Author Topic: Substituting ale yeast for lager yeast  (Read 1347 times)

Offline Kaiser

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Re: Substituting ale yeast for lager yeast
« Reply #15 on: December 30, 2010, 09:00:13 PM »
If you have diacetyl, I would bring your fermenter upstairs and pitch at about 60-65

If I do this then bring the temp back down to 50, wont the fermentation stop? Or do I just let fermentation finish at 60-65?

Let it finish fermenting at this temperature.

Kai

Offline johnf

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Re: Substituting ale yeast for lager yeast
« Reply #16 on: December 30, 2010, 09:34:42 PM »
If I move the fermenter upstairs wouldn't the temperature rise be too fast? It would go from 50 to 65 in a few hours.

No, that wouldn't be a problem. With my last Helles I employed a maturation rest at 72F for 3 days before I crashed it to 32 F.

My experience, however, has been that I rarely need the diacetyl/maturation rest for diacetyl reduction but for reaching the targeted FG. After fermenting the beer at 46-48 F for 2 weeks I don't notice diacacetyl. Only a sulfury note.

At what wort temperature do you pitch the yeast?

Kai

+ 1

Diacetyl has never been a problem in my lagers but I can not (and this is probably a lack of skill because traditional commercial producers do it) get the best attenuation without ramping up. This makes excellent lagers reliably.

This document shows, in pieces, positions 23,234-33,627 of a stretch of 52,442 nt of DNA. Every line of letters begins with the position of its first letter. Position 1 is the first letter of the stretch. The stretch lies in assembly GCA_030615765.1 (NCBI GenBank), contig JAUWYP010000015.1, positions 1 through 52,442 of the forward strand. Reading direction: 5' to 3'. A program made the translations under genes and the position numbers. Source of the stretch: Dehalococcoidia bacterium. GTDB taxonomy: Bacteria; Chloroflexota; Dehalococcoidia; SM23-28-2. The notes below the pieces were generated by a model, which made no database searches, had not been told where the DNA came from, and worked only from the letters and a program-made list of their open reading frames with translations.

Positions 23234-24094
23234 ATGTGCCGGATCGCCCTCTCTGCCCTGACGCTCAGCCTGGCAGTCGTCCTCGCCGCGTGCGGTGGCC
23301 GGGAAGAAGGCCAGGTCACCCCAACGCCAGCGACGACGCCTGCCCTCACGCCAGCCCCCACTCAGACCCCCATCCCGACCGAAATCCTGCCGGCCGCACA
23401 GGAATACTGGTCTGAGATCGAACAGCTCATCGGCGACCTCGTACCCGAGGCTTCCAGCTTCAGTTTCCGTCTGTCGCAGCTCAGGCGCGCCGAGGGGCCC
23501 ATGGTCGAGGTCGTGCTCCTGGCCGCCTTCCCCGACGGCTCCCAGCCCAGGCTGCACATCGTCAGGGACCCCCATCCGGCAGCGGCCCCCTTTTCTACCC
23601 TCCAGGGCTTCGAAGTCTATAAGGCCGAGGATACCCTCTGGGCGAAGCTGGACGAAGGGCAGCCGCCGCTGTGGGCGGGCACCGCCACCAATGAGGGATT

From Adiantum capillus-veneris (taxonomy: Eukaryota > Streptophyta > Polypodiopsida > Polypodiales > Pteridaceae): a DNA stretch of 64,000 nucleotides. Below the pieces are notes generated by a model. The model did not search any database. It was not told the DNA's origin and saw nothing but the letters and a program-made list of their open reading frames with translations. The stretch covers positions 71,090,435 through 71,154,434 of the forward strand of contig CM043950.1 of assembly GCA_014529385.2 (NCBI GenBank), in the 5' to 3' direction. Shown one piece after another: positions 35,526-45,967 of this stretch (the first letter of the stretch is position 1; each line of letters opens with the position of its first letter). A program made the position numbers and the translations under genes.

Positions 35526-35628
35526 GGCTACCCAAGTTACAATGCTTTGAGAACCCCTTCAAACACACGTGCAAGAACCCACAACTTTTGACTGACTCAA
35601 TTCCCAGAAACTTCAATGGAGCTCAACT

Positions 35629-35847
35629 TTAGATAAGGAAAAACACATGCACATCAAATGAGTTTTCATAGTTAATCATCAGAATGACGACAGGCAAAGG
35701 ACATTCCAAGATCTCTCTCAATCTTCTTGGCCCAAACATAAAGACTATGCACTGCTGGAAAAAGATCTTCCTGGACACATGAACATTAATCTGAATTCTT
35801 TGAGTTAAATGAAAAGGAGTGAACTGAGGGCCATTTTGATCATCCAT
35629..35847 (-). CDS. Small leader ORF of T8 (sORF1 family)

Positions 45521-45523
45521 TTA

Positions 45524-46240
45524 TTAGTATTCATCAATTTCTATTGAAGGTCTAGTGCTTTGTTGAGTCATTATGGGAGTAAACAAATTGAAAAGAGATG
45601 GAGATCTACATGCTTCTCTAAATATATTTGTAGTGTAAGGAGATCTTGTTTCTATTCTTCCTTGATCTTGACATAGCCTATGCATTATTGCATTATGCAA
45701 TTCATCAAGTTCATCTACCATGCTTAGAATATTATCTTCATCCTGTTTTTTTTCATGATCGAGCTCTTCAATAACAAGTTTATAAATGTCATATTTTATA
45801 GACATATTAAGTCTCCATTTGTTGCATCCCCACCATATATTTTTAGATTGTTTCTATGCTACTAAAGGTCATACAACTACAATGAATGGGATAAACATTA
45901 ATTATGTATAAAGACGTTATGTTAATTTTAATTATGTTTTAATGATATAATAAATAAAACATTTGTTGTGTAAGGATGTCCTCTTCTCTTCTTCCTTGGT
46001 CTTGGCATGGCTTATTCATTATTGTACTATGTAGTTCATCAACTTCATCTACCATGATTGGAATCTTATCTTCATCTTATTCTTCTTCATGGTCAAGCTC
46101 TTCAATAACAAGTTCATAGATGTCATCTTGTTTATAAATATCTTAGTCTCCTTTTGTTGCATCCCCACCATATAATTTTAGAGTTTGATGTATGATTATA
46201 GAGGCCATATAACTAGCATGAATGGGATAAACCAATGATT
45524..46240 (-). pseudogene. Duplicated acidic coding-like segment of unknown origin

On the issue of substituting ale yeast for lager yeast, I've been thinking about doing the opposite and making an IPA with lager fermentation (I know this is not a new idea) based on having the Mikkeller yeast series where I thought that what the Chico yeast does for hoppy beers (get out of the way of the hops) the lager yeast did much better.

Offline ipaguy

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Re: Substituting ale yeast for lager yeast
« Reply #17 on: December 31, 2010, 07:47:25 AM »
I boil for 90 min anytime I use pilsner malt just to be safe.

If I move the fermenter upstairs wouldn't the temperature rise be too fast? It would go from 50 to 65 in a few hours.

You can wrap a couple blankets around it to slow the temperature rise.
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